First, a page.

Twenty-first century girls and young women are facing challenges that generations before them may have never imagined and need support from the adults in their lives. 

Andréa  said one of the most important ways to support Black girls is to listen to them. “They’ll tell you what they need,” she added.

New Voices Sought

Sesi accepts submissions from teens as well as professional journalists and student journalists. The publication publishes content covering everything from beauty, fashion and health to social issues, entertainment and relationships. 

“We’re also looking to add more college-related content to the mag,” Andréa  said. 

View the writer’s guidelines at www.sesimag.com/writersguidelines.

Connect with Sesi Magazine:




How to foster positive relationships and self-love for youth in the digital age

The teenage years can be a time of confusion and stress for many adolescents. And when you add social media to the mix, small conflicts can cause big drama. 

As teens navigate their way through the ups and downs of adolescence, they often face challenges that test their relationships with family, friends, romantic partners and even themselves. While it’s normal for teens to experience some conflict and disagreements, it’s important that they learn how to communicate effectively and resolve conflicts in a healthy way.

“By teaching and modeling these essential skills, we can help them develop positive relationships with others and promote self-love and self-respect,” says Rasheda Kamaria Williams, chief empowering officer and founder of Empowered Flower Girl, a social enterprise on a mission to transform the way young people relate to one another and themselves. 

Healthy relationships and self-love in the digital age

The internet, social media, and texting have become a huge part of teenage relationships. While these technologies can be used to connect teens with their friends and help them stay in touch, they can also be used to spread rumors, bully others, and engage in other negative behaviors. 

A recent Pew Research Center survey on teens and cyberbullying revealed that nearly half of all U.S. teens have been bullied or harassed online. Additionally, adolescent girls across the country are facing record levels of violence, sadness and despair, according to new survey data from the CDC.

So, how can you guide the teens in your life in developing self-love and positive relationships (on and offline)? Here are some tips:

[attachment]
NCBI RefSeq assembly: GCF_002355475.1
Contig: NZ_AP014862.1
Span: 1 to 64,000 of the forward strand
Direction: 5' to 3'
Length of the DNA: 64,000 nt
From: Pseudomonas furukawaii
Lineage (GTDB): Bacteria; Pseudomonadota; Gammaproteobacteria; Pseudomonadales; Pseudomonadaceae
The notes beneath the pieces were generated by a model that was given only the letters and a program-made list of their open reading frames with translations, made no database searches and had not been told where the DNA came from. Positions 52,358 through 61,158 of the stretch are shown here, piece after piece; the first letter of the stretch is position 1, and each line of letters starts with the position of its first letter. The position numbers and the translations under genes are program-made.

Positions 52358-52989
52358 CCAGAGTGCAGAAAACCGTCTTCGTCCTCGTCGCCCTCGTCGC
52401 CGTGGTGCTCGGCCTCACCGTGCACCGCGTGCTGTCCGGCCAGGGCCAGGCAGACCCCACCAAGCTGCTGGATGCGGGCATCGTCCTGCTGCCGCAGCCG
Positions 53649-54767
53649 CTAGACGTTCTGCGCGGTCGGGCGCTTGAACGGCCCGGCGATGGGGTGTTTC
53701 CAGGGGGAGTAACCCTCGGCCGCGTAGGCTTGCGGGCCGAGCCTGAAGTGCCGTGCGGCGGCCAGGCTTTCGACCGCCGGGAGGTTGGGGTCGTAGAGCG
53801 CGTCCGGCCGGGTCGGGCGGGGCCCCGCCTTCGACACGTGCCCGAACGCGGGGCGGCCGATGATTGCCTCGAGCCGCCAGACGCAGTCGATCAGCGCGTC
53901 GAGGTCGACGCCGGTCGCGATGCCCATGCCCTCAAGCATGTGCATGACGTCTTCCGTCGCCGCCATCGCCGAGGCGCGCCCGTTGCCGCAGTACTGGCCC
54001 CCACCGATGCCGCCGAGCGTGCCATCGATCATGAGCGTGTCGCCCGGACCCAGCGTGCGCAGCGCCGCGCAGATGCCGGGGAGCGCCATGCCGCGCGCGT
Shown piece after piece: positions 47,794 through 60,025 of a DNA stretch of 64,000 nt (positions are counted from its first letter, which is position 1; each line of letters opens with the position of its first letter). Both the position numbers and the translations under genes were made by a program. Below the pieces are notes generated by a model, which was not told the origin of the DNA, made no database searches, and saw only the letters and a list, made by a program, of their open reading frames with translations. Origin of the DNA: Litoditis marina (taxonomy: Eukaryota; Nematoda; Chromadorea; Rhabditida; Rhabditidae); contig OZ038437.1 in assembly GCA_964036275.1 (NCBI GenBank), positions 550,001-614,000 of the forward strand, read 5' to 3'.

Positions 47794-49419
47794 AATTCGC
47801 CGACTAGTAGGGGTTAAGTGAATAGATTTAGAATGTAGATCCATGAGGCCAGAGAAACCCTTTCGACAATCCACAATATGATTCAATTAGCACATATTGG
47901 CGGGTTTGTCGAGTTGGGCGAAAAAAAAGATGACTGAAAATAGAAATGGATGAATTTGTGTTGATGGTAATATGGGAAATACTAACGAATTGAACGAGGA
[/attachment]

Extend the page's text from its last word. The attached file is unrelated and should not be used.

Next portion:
1. Talk about what positive relationships look like.

 Discuss what healthy, supportive and positive relationships look like and ask young people for examples of each. Help them understand that these types of relationships are built on trust, respect and communication.

2. Encourage them to love themselves first.

Self-love is so important! Help the teens you work with understand that they need to love and accept themselves before they can truly love someone else. It can be difficult for some when they’re bombarded with messages telling them that they’re not enough. 

One way to help teens learn to love themselves is by using affirmations.Some examples of affirmations that teens can use to promote self-love include:

  • “I am worthy of love and respect.”
  • “I am allowed to make mistakes.”
  • “I am capable of great things.”
  • “I am valuable just as I am.”

3. Teach them how to communicate effectively.

Effective communication is essential in any relationship, whether it’s with a friend, family member or romantic partner. Engage teens in activities that encourage them to express their thoughts and feelings in a clear and respectful way. 

4. Model healthy relationships.

Show teens what positive relationships look like by modeling healthy behavior in your own relationships. Let them see you respecting others, communicating effectively and being kind and loving towards yourself and others.

Teaching teens about healthy relationships and self-love can be a difficult task but it is an important one as they transition from adolescence to adulthood. You can make an impact by keeping the lines of communication open and being a positive role model. 

Empowered Flower Girl offers a number of workshops and activities that encourage positive and healthy relationships. From cyberbullying prevention to empathy and self-esteem building, our workshops help young people break down barriers and build authentic connections. Learn more at www.empoweredflowergirl.com

She’s Empowered: Young author offers support to siblings with “I’m a Big Sister Now, Lucky Me” book

It’s common for children to experience different emotions – from jealousy and nervousness to excitement – when a new baby arrives. For 12-year-old Aubrey Holly, a big sister to three siblings, her experience was all of the above.

“Though some days are challenging, I love being a big sister and I love my sisters,” said the author and self-professed big sister expert. “They are my friends. As a big sister, the responsibility to be a good example, be the bigger person (all the time), and share literally almost everything can be overwhelming and sometimes feel like too much to deal with. That’s why I decided to share my story.”

When she was seven, Aubrey told her mother she wanted to start a business. At the time, Aubrey’s little sister was four years old. She knew she wanted to write and decided that becoming an author would be a way to make a difference. 

“Becoming a big sister was one of the biggest changes that she experienced in her life at the time,” said Aubrey’s mom, Queala Holly. She said I’m going to write on Tuesdays and she did – every Tuesday for a month.”

Aubrey turned those words into the book “I’m a Big Sister Now, Lucky Me,” available at www.aubreykam.com.

“She would write her thoughts down and I would review,” mom said. “She has three younger sisters now. And thinking about the impact big sisters have on the younger siblings, we’re working on developing a community for big sisters.” 

In addition to the big sister book, Aubrey has published the “Be Yourself___You’re Amazing Notebook” and the “Goal Writing and Productivity Planner.”

When Aubrey grows up, she would like to be an orthodontist. 

We know Aubrey will be successful in whatever she puts her mind to. She’s emPOWERed!

Connect with Aubrey: